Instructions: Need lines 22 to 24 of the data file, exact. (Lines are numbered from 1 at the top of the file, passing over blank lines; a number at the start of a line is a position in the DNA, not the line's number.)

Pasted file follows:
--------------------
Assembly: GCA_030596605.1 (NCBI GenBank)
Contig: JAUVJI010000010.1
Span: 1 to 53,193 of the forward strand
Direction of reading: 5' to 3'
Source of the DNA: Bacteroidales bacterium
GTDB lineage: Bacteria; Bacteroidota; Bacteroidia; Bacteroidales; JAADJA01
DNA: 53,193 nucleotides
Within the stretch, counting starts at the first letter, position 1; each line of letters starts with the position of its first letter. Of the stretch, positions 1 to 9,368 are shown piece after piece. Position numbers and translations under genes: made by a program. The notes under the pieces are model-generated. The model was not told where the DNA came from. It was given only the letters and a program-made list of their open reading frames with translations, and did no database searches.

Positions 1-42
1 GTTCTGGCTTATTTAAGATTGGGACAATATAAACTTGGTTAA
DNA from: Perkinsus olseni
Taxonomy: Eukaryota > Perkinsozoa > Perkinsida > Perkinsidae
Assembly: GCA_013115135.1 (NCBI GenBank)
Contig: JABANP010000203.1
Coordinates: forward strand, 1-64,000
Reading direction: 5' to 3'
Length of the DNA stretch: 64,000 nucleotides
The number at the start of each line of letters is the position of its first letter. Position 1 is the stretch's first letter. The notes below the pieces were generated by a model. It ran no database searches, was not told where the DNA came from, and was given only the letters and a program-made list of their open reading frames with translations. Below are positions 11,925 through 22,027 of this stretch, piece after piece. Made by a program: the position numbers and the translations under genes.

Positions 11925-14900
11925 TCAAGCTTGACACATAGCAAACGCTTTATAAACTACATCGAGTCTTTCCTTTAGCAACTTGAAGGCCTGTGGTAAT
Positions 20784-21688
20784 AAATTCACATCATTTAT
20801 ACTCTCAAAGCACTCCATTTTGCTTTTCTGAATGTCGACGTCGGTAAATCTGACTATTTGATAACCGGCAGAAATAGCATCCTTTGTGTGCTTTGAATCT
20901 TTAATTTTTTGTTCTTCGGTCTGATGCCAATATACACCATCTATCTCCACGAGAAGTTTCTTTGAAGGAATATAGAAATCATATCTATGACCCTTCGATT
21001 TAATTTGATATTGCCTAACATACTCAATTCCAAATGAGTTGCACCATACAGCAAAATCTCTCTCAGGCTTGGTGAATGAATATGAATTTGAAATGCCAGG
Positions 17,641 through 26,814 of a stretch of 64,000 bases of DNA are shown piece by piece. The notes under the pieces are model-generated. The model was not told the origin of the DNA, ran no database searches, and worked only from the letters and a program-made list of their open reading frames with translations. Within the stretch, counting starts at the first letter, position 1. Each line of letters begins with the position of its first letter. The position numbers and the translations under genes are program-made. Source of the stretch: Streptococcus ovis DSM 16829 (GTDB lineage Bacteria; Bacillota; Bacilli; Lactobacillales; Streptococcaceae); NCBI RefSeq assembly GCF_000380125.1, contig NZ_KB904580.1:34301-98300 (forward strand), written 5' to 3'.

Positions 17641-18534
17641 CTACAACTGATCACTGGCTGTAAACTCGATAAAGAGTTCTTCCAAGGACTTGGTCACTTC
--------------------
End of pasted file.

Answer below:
20784 AAATTCACATCATTTAT
20801 ACTCTCAAAGCACTCCATTTTGCTTTTCTGAATGTCGACGTCGGTAAATCTGACTATTTGATAACCGGCAGAAATAGCATCCTTTGTGTGCTTTGAATCT
20901 TTAATTTTTTGTTCTTCGGTCTGATGCCAATATACACCATCTATCTCCACGAGAAGTTTCTTTGAAGGAATATAGAAATCATATCTATGACCCTTCGATT